French pop star Jain: an electropop journey from Congo to Colbert | Musique Non Stop


Thursday, April 6, 2017

French pop star Jain: an electropop journey from Congo to Colbert

The UK and US are catching on to the synth-playing singer, whose explosive sound blends global influences in a multicultural rebuke to the likes of Le Pen

Jain has gone awol. It’s early March and the French pop star is due to soundcheck for a second sold-out night at L’Olympia in Paris. Her name is in foot-high letters above the 19th-century venue’s front door. Just before 5pm, the 25-year-old, born Jeanne Galice, rushes up Boulevard des Capucines looking apologetic. She had gone home for a nap and missed her alarm. Sleep is at a premium – in less than a week she will fly to Austin for SXSW, where she will play eight considerably less glamorous shows in three days.

L’Olympia should have been the end of the campaign for Zanaka, Jain’s first album. It means “child” in her Madagascan mum’s first language, and documents Jain’s youth, spent in the UAE and Republic of Congo thanks to her dad’s job in the oil industry. Released in France in November 2015, it went gold three months later. But since the UK and US are now catching on, the promo cycle is starting again. There has been some daytime Radio 1 airplay, and Chris Martin said her song Makeba, a funky tribute to South African singer and activist Miriam, was one of his current favourite tracks. In February, Jain performed Come on The Late Show With Stephen Colbert, flanked by eight singers wearing her trademark white-collared dress. She wrote the song in her teens, and made a point of including it on her debut. “It’s the song that started everything, so I wanted to say to this girl of 16, you see, your song is working!” she says backstage after the soundcheck has finished.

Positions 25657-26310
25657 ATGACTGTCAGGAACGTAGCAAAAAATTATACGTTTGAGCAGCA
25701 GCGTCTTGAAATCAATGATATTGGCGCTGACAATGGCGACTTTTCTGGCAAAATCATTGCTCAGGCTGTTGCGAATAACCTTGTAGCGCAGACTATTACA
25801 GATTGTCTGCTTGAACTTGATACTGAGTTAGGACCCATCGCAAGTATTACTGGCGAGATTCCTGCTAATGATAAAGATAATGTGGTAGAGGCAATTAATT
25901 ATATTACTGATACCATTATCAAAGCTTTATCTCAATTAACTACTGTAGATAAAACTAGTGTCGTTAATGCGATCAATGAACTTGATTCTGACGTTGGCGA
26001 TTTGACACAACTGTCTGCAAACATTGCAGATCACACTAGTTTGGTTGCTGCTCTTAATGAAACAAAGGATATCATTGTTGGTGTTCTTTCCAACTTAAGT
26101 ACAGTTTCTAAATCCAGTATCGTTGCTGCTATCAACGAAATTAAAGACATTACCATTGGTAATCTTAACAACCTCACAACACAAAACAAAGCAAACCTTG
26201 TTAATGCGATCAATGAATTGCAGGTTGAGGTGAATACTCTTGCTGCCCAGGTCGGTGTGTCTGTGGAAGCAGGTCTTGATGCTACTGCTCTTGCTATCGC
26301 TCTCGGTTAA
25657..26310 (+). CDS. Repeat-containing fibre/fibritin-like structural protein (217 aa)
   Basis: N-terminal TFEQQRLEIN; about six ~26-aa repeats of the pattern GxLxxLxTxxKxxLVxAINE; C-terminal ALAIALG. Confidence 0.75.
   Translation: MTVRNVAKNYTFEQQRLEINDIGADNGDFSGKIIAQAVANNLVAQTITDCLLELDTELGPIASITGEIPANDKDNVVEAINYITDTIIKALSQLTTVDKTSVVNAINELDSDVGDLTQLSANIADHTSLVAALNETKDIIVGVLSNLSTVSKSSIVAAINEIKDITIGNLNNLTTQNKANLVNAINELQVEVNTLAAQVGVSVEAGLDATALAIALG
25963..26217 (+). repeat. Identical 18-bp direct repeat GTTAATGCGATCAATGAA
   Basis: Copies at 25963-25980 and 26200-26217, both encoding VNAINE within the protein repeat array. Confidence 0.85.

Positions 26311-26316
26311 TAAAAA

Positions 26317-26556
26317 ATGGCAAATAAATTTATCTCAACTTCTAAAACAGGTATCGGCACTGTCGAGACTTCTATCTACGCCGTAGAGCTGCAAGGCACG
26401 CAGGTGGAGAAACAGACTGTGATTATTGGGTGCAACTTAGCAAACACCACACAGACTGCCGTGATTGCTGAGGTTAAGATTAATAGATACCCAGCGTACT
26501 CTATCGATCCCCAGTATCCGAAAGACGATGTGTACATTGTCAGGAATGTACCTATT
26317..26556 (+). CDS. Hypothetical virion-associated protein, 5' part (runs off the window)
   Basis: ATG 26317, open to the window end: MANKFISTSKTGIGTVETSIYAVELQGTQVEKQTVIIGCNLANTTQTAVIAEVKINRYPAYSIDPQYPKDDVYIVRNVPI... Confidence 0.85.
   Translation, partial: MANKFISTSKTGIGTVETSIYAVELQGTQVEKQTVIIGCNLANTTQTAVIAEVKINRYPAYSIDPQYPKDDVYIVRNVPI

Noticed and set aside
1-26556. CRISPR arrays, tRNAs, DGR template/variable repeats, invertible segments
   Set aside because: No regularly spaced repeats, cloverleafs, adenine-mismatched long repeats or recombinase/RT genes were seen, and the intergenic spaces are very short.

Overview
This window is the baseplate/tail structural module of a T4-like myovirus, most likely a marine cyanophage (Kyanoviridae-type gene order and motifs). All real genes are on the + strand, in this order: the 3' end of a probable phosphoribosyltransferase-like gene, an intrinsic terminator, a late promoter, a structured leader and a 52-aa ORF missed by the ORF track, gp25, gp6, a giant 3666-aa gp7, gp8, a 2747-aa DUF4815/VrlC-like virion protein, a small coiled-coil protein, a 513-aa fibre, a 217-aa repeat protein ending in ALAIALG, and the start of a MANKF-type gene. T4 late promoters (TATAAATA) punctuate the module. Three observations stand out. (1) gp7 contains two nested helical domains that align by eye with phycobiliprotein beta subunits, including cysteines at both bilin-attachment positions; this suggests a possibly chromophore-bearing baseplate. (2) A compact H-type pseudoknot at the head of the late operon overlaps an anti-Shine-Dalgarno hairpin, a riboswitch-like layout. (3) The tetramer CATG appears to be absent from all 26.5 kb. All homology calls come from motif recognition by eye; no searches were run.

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by Laura Snapes via Electronic music | The Guardian
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